The city of La Laguna. Photo by Jose Mesa.
In my blog announcements at the start of 2013, I declared The Shooting Star travel blog open for guest posts. This first one comes Jack, who lives in the Canary Islands of Spain, off the west coast of Africa. He showcases Tenerife, often called one of the last paradise isles in Europe, from the lens of a local.
Although the Canary Island of Tenerife is an immensely popular holiday hotspot, most of the information you’ll read about it in English covers only a small area of the island. Subsequently, a lot of Tenerife’s most fascinating corners remain hidden from the majority of visitors.
A useful by-product of the island being a top tourist destination is that getting to Tenerife is easy. All anyone has to do to uncover an island different from the one most sun seekers know, is to book a cheap flight from Monarch and, after landing at Tenerife Sur airport, head north to where the Canarios live and play, rather than south towards the main resorts.
Party like a local: Nightlife in Tenerife.
Most visitors claim Playa de las Américas is the nightlife capital of Tenerife. But only where tourists are concerned. Tenerife’s former capital, La Laguna, is a university city and where there are students, there’s a bouncing nocturnal scene. El Cuadrilátero is a triangle of streets where the liveliest bars and clubs are located. Not only is this the place for travellers who want to hear the best local beats, it is also a UNESCO World Heritage Site.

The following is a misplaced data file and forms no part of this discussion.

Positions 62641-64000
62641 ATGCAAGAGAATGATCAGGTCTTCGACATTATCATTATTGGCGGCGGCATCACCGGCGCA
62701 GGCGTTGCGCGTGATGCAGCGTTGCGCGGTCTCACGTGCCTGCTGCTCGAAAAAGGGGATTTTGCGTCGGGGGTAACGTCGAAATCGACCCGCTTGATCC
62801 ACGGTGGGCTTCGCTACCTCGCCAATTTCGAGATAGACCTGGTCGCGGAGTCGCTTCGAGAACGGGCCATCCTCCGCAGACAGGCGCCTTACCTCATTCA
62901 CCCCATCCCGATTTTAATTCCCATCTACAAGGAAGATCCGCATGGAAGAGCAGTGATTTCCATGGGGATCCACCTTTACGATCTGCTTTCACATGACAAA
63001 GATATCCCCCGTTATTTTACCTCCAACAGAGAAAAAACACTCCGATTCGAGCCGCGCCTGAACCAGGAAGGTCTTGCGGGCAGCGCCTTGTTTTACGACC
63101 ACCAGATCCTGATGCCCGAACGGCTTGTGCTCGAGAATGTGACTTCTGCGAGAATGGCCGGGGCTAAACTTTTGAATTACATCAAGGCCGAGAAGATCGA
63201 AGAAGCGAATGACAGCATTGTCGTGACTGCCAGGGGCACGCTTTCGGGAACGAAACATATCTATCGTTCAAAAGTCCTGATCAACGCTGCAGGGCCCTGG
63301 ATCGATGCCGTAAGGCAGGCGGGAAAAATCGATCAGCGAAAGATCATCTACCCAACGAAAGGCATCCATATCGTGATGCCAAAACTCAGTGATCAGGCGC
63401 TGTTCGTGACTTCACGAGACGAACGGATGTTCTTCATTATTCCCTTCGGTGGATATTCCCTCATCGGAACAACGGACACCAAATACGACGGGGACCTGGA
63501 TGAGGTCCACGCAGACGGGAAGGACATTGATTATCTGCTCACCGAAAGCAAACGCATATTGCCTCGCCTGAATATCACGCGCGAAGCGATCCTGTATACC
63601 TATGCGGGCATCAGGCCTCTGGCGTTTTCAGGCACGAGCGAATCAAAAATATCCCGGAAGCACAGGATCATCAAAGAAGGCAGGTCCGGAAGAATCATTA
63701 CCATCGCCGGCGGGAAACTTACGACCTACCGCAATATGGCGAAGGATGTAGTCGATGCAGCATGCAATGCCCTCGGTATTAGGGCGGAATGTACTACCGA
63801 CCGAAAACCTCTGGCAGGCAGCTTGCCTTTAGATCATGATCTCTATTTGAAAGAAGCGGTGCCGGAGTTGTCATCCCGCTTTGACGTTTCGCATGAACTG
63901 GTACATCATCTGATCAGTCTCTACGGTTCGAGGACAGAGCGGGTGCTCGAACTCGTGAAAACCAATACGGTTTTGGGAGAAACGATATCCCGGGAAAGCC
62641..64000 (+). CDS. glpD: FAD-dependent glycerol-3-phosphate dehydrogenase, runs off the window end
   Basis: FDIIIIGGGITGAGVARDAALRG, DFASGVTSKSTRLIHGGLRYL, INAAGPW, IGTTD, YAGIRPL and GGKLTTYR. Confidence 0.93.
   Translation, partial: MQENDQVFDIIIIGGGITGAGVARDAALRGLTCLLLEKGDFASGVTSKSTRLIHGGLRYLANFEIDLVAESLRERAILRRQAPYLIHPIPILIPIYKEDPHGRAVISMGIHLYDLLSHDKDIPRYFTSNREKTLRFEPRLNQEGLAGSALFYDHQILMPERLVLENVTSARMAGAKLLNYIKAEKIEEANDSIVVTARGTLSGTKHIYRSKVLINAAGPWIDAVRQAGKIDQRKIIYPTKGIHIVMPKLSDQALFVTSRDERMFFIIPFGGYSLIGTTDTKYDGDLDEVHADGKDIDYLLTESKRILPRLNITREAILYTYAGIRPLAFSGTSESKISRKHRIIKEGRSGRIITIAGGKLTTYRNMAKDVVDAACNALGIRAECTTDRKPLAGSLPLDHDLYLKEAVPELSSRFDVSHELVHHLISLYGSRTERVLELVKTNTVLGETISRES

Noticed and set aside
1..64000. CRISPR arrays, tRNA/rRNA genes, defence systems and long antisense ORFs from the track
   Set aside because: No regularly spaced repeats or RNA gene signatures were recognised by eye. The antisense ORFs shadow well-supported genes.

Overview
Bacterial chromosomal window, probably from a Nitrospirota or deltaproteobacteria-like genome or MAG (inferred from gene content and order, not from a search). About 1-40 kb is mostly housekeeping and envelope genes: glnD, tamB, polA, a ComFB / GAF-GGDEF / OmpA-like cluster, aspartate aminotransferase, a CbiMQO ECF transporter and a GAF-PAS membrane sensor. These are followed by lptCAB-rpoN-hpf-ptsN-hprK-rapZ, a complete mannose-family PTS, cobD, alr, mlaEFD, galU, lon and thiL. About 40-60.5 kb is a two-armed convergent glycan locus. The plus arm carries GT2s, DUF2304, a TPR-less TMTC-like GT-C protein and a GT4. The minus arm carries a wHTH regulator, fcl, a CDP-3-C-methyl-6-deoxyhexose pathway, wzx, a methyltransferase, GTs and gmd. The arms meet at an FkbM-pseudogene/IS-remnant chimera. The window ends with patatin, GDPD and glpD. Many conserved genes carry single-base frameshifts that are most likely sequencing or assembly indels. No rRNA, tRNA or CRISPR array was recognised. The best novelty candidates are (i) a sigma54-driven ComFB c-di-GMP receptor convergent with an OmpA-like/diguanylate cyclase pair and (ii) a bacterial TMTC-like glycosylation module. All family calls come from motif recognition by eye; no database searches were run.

Eat like a local: Food in Tenerife.
You can’t get more local than eating in a guachinche. Few visitors have heard of these makeshift restaurants found in garages and sheds in north Tenerife which, as long as they serve no more than three cheap traditional dishes and their own vino del país (country wine), don’t need a licence to operate. To find one, look for ‘guachinche’ signs nailed to trees and arrows pointing along anonymous tracks. Eating in one is a unique experience and you won’t find them anywhere else in Spain.
Relax like a local: Beaches in Tenerife.
If you like your playas (beaches) to have a wild, carefree personality rather than rows of neat sun loungers, the black sand beauties at in La Orotava shouldn’t disappoint. Access only through a single track road, or a forty minute trek through banana plantations, keeps the hordes away. There are three beaches hidden by cliffs, including one used for camping, surfing and sunbathing au natural. Even if you aren’t a beach bum, Bollullo’s ramshackle beach bar is in a stunning spot for sinking a cerveza (beer) and picking at tapas.
Hike like a local: Mountains in Tenerife.
Spain’s highest mountain, Mount Teide, is deservedly visited by nearly everyone; however, head into the Anaga Mountains for some mind-blowing scenery minus the crowds. There are ancient laurel forests here, tiny hamlets perched on plunging ravines, and even a troglodyte community at Chinamada with a cave restaurant. Book into the Montes de Anaga hostel deep in the mountains, and follow trails into the atmospheric forest to take a step back in time.
Discover like a local: Tenerife’s Pyramids.
And finally, a mystery. The Güímar Pyramids are the cause of heated debates across the Canary Islands. Opinion is divided as to whether they were built by Tenerife’s indigenous people, the Guanches, or are farmers’ rubble – which seems crazy, but it’s a view many Canarios hold. Visit them, listen to the evidence, and decide for yourself.
Guest post by Jack Montgomery.